My First Alien

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Last night I had dinner with an optical engineer who was explaining the merits of a molecular tweezer. He was strumming on about lasers and spectronomy so I asked him a serious question about humanoid cloning. He mocked, “that’s a little too tinfoil hat” at the topic. The table laughed with the engineer and I found myself muted once again by the flypaper of “conspiracy.” Undeterred, and mostly autistic, I stopped the table of six men to explain just how crazy I was about cloning.

As a child I was told the military industrial complex was 50 yrs ahead of what’s currently available on the market. I remember a lab in England cloned Dolly the sheep twelve years ago. I know we splice and move genes in academia. I know in fifty years, we will clone some type of humanoid. I know we can even predict how that humanoid might function. What it might look like. We might give it thumbs and feet to be useful. You’d leave off finger nails, the sex organs, hair, or even a belly button. You could avoid the stomach and intestines altogether. You could recharge them through photosynthetic skin receptors like plants have. You’d want its brain to be low calorie and predictive. Simple. You could cut the outer mammalian brain lobes of reason and emotion. You’d keep the brain’s central reptilian core. The triune brain. After a few misprints, we would have a rechargeable biological robot that’s effective, docile and cost-effective. Basically a pet snake with elbows and kneecaps.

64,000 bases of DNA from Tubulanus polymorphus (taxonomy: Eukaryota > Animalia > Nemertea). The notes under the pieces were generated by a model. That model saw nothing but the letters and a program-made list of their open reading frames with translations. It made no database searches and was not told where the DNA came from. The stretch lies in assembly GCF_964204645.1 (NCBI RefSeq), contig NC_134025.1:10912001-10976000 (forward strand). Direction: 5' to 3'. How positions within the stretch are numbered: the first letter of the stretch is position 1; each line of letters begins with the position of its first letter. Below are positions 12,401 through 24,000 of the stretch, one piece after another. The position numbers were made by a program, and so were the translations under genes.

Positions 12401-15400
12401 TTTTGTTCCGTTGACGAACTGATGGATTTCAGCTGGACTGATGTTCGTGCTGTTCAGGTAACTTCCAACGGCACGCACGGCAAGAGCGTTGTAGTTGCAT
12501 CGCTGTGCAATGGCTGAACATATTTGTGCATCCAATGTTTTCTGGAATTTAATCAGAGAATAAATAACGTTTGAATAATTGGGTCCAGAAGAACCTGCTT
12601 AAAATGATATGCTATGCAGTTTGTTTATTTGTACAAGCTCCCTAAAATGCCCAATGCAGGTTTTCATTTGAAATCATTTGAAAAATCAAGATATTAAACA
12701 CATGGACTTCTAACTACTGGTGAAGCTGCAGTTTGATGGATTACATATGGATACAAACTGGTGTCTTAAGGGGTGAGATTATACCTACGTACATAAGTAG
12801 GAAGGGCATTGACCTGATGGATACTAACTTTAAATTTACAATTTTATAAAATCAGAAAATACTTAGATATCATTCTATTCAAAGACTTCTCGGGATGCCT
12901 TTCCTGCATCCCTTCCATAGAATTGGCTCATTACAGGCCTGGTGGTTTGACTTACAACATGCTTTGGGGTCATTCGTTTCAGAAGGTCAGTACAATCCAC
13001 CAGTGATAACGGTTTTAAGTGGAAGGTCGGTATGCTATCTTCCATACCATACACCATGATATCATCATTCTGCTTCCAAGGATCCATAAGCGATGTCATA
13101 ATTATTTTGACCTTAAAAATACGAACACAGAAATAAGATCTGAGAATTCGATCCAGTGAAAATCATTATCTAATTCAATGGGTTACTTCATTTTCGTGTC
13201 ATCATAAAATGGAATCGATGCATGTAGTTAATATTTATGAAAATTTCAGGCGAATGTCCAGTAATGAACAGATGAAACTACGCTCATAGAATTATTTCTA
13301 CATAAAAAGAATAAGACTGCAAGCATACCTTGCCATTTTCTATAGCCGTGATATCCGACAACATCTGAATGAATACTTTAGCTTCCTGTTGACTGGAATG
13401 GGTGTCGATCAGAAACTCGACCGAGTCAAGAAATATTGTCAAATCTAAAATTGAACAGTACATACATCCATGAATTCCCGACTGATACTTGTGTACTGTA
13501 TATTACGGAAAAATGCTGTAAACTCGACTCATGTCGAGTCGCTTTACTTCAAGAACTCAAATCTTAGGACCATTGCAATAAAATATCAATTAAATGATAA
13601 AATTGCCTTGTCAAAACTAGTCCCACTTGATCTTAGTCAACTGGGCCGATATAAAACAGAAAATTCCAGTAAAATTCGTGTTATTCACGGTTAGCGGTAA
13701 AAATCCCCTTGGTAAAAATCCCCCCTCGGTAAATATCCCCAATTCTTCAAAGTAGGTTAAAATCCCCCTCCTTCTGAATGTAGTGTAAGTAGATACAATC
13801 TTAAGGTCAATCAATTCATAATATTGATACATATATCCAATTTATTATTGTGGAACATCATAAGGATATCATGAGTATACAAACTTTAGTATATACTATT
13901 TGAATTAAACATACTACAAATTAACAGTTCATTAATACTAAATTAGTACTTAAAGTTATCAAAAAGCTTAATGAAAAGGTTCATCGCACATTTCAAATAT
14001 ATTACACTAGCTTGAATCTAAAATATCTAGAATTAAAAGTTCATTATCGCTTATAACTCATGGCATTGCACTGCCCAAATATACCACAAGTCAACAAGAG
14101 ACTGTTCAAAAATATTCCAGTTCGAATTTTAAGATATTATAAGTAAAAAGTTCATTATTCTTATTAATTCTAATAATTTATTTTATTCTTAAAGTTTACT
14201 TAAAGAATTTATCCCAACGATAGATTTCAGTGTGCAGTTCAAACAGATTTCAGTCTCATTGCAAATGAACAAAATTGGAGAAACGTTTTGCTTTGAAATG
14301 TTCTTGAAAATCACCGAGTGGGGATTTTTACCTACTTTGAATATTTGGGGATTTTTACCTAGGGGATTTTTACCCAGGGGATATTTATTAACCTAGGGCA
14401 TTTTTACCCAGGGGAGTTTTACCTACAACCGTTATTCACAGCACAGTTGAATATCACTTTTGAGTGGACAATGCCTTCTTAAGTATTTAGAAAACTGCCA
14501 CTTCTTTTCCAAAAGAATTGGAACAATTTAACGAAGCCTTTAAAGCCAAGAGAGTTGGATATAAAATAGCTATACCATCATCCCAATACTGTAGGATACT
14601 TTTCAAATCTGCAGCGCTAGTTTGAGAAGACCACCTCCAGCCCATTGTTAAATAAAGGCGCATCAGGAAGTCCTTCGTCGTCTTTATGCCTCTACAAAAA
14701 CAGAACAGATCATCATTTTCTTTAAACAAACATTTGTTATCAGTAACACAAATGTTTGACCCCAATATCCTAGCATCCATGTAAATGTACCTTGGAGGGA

The table begged itself for a reaction. I looked to the engineer to prove me fantastical. Our table was paused for his answer. The mind control fell out of his face hole, “The cost. It would be unimaginable. The amount of time…Ridiculous.” The table seemed to exhale in the unison of agreement. Quickly the engineer changed the subject, “Did you know L.E.D. pens aren’t technically lasers?” Someone answered, “Really?” The bus of conversation drove away without me.

Modern America is in a multi-layered state of mind control. That evening I felt trapped inside an aquarium listening to a goldfish tell shark stories. I was surrounded by guppies who needed that goldfish to keep them busy. Every fish in the tank pretends this is the real ocean. I was staring through the glass, wondering why I can’t swim around it.

Original source: https://www.jtrue.com/blog/my-first-alien

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